London, April. Women and Property in the Eighteenth-Century English Novel. Cambridge: Cambridge University Press, 1999.
Reviewed by William Warner | July 12, 2000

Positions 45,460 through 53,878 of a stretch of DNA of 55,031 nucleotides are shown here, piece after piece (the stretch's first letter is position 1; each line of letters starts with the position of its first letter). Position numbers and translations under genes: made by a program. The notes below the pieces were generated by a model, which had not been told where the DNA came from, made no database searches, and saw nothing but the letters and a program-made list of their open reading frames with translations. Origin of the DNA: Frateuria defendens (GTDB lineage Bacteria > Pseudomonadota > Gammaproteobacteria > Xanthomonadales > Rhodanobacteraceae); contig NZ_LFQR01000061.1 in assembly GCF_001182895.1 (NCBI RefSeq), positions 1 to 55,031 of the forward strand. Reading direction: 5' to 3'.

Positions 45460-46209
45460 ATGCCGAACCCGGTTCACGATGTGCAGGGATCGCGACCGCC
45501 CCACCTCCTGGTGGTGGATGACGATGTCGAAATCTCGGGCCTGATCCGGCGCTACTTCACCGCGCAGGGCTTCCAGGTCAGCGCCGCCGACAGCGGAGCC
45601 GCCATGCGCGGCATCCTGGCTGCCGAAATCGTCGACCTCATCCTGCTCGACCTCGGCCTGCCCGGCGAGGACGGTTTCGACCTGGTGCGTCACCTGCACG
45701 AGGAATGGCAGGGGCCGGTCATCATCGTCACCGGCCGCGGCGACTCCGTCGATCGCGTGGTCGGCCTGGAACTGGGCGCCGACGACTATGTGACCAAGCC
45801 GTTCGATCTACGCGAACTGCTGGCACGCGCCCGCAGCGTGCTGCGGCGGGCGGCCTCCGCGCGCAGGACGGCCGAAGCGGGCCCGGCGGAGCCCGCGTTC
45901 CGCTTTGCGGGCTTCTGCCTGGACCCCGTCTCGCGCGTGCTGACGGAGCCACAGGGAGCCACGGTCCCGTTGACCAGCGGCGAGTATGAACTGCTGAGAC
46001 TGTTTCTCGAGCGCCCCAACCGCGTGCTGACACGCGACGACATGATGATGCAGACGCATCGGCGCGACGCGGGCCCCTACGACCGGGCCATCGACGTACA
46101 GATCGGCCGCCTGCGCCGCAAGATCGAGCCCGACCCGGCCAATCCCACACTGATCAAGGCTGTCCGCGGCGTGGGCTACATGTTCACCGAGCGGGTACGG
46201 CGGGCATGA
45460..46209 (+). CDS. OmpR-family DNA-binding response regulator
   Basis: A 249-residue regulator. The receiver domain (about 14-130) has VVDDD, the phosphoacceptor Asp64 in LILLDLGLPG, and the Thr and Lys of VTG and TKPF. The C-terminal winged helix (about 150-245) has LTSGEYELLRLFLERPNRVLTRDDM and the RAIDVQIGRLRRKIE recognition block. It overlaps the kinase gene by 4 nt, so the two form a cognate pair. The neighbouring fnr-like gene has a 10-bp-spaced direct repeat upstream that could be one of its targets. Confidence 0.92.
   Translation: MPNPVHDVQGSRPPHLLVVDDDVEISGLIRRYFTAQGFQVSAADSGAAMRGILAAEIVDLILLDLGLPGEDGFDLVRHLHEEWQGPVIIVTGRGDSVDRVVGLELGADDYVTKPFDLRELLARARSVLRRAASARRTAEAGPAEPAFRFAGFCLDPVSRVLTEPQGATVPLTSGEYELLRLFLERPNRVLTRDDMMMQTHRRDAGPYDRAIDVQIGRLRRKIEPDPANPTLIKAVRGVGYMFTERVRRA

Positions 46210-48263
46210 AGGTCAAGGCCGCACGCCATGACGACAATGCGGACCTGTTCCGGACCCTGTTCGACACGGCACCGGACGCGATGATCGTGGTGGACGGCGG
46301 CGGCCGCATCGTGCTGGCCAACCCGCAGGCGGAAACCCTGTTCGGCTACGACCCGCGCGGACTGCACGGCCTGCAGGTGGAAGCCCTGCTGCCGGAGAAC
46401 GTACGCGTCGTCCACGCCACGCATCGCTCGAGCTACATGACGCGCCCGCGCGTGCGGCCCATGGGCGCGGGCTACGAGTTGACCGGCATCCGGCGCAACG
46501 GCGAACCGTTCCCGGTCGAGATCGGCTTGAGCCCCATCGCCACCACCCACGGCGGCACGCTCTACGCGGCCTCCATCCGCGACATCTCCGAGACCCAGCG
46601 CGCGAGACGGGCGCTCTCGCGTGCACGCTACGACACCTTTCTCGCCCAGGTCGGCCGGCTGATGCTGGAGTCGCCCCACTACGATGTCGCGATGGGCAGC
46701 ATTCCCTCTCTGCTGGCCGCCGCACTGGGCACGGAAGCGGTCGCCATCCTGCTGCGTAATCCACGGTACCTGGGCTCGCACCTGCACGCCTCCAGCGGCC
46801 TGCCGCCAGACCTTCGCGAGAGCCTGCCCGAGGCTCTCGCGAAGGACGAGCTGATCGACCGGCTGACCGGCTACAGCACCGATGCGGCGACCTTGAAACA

In April London’s book we receive a view of women as the outsiders in the negotiation of both real and literary property. For London the English idea of property is not just an autonomous concept to be defined out of the relevant passage in John Locke, contrasted as to liberal and civic humanist, and then discovered operating, in a manifest or latent fashion, in the fiction of the period. Instead, through a subtle and patient exploration of a wide band of canonical and non-canonical fiction in Britain in the last six decades of the eighteenth century, Professor London finds property everywhere entangled with women and men, gender and genre, the georgic and the pastoral. The reading of these last two Classical genres in the most original feature of London’s study. Thus, in London’s reading of Samuel Richardson’s Clarissa, Clarissa’s disciplined self-making, most explicit in the improvements she makes in managing the estate she inherits from her grandfather, is associated with the civilizing labor of the georgic. The aristocratic associations of pastoral luxury and ease are associated with Lovelace, and in a more tortured fashion, with the authoritarian and acquisitive aims of the Harlowe family’s marriage plots. By the end of the novel, Clarissa’s labors (of writing and self-construction) are appropriated, through the editorial labors of Belford, for a civic humanist project of public good that is coded as masculine. London argues a similar movement toward masculine consolidation of property in women’s bodies and writing in Pamela and Sir Charles Grandison. Over the course of the extended survey of novels and other texts – including accounts of the nostalgic return to pastoral in male centered sentimental fiction, like The Man of Feeling, novels of “community and confederacy,” and novels of radicalism and reaction from the 1790s – Professor London demonstrates that a complex imbrications of women and property enable this period to appropriate the property of another. London also convinced me of the supple usefulness of a rigorous conception of georgic and pastoral. London’s reading of the eighteenth century offers a rather gloomy (albeit powerful) rejoinder to those more hopeful accounts of the novel’s rise written by Ian Watt and Nancy Armstrong and Catherine Gallagher. Throughout London’s book emphasis falls upon the constraints working within the figuration of women and/as property. By London’s account, in the game to determine the nature and possession of property, female autonomy is usually an illusion, men hold all the trumps, and almost always control the property. While there is an internal rigor to this argument, London’s book tracks the fate of Richardson’s most celebrated heroine rather too closely. While Clarissa gives up the estate she inherited from her grandfather to the rapacious Harlowe family, and her literary estate to Belford, Clarissa also prototypes a virtuous female agency through writing that would inspire many women, including a generation attached to Richardson, to turn their writing into literary property in the last five decades of the eighteenth century. I wonder how London would explain how the spectacle of (Clarissa’s) expropriation incites many acts of (self-) appropriation.